How Lizzie Skurnick Went From Young Adult Authority to Publisher

Jezebel Columist Will Launch Line of Coming-of-Age Classics

Maven of Y.A. Lit: Lizzie Skurnick blogged about books for Jezebel.
Courtesy of lizzie SKurnick
Maven of Y.A. Lit: Lizzie Skurnick blogged about books for Jezebel.

By Laura Moser

Published August 28, 2013, issue of August 30, 2013.

Writer and book critic Lizzie Skurnick has spent years poring over the young adult classics of her youth. She’s scoured eBay for them, studied them like a talmudic scholar, praised them in (hilarious) writing. And now, at long last, she’s putting the books back out in the world for the rest of us to enjoy. Starting in September, Lizzie Skurnick Books, an imprint of Ig Publishing, will begin rereleasing the classic Y.A. literature that Skurnick has already made a career of celebrating.

Skurnick emerged as the go-to authority on gone-but-not-forgotten Y.A. books six years ago, when she started writing the wildly popular Fine Lines column for the feminist website Jezebel. Each week, she wrote about a beloved novel from her youth. A book deal followed, and in 2009 Skurnick published an expanded compendium of the columns in “Shelf Discovery: The Teen Classics We Never Stopped Reading.”

The new imprint seemed a logical extension of the work Skurnick had already been doing to revive her favorite books and authors. “Because I’ve been writing about these books for over five years,” Skurnick said in a telephone interview from her home in Jersey City, N.J., “I’m already in touch with the readership and already the person people look to.”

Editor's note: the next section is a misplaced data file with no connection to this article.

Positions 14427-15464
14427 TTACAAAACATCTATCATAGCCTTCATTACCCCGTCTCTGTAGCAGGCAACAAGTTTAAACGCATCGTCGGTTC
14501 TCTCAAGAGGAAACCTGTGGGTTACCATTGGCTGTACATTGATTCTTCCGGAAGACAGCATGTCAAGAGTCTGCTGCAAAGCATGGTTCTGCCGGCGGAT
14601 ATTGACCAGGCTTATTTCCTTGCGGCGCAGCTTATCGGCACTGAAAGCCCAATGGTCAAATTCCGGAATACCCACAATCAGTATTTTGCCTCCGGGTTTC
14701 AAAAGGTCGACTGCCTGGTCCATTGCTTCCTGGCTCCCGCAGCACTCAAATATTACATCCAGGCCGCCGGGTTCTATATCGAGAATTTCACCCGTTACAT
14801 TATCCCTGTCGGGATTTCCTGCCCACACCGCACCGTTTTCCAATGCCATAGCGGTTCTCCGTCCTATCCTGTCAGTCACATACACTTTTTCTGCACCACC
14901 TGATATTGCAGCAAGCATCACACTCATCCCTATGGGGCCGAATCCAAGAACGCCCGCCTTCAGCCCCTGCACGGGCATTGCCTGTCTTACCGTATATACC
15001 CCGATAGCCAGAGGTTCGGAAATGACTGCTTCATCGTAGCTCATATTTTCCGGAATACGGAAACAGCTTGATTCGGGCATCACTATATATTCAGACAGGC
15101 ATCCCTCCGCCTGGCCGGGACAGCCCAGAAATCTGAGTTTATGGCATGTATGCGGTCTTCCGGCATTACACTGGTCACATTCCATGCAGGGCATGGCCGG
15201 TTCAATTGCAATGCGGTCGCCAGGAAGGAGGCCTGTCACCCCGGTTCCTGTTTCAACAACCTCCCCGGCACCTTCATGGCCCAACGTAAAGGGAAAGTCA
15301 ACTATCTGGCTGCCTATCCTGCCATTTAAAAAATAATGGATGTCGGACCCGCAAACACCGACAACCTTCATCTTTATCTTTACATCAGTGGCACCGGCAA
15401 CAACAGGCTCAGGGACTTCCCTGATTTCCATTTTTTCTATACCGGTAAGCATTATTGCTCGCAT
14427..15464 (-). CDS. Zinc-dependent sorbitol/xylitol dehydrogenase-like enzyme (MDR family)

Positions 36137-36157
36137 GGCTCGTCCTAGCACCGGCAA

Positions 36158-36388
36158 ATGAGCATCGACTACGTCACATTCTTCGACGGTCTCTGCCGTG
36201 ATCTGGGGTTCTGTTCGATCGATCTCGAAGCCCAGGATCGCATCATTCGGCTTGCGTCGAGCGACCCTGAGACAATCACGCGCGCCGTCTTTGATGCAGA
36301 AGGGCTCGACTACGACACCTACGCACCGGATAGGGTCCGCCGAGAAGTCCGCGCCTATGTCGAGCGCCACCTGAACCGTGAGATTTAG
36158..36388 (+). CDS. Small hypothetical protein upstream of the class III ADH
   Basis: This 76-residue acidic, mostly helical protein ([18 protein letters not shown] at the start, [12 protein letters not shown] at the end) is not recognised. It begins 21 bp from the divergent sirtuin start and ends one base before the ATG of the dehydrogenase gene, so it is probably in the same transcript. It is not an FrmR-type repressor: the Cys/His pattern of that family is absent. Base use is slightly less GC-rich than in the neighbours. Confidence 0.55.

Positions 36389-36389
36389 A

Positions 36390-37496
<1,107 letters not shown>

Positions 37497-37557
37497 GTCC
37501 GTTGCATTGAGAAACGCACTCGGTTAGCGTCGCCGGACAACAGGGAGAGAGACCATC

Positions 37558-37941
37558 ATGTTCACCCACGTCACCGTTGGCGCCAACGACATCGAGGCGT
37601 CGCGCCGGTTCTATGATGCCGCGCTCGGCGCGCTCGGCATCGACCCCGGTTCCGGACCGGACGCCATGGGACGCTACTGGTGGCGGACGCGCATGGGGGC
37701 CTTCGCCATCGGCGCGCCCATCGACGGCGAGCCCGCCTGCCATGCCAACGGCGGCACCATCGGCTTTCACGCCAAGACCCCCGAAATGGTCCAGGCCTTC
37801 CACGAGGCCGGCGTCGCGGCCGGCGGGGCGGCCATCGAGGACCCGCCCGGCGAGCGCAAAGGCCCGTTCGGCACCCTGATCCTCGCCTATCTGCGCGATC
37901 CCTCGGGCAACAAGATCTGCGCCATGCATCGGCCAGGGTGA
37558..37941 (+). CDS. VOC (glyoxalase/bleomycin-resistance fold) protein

And readers have been writing her, too. “People still contact me about which out-of-print books they’d like to see again,” Skurnick said, “so in a way I’ve already crowd-sourced the selection. Librarians are very excited about the series, readers are very excited — that’s why I’m so thrilled to be doing it, because I’m in contact with the people who want these books.”

Most of the books she’ll be rereleasing originally came out in the 1970s and early ’80s, when Skurnick, who was born in 1973, was coming of age as a reader — which happens to correspond with one of the richest periods in American Y.A. literature.

Skurnick, the daughter of black and Jewish parents, grew up surrounded by books reflecting both sides of her heritage, from “Black Like Me” to “Our Crowd.” “I read all those books very early,” she said. “There was always a mix. While I was reading all these Y.A. books, I was also reading the adult books that my parents were reading, or that they were buying, so I’d read M.E. Kerr’s ‘Dinky Hocker Shoots Smack!’ alongside James Baldwin’s ‘The Fire Next Time.’ And if, as a child, you’re reading Judith Kerr’s ‘When Hitler Stole Pink Rabbit’ and a history book about German Jews in 19th-century New York at the same time, those things merged for you.”

Lizzie Skurnick Books will reflect its curator’s wide-ranging tastes. Skurnick plans to release about 12 books a year, or roughly one a month, starting in September with Lois Duncan’s “Debutante Hill.” Other early releases include “A Long Day in November,” Ernest J. Gaines’s novel set on a sugarcane plantation; Ellen Conford’s “To All My Fans, With Love, From Sylvie,” an “On the Road” for the teen runaway set, and Lila Perl’s “Me and Fat Glenda,” about an unforgettable friendship between two very different girls. Skurnick will also be publishing the second, third, forth and fifth volumes of Sydney Taylor’s “All-of-a-Kind Family,” which she cites as the most dramatic example of a beloved Jewish classic that has unaccountably gone out of print, and a new trilogy by Perl about a young lady after World War II whose husband survives the concentration camps and comes to New York.



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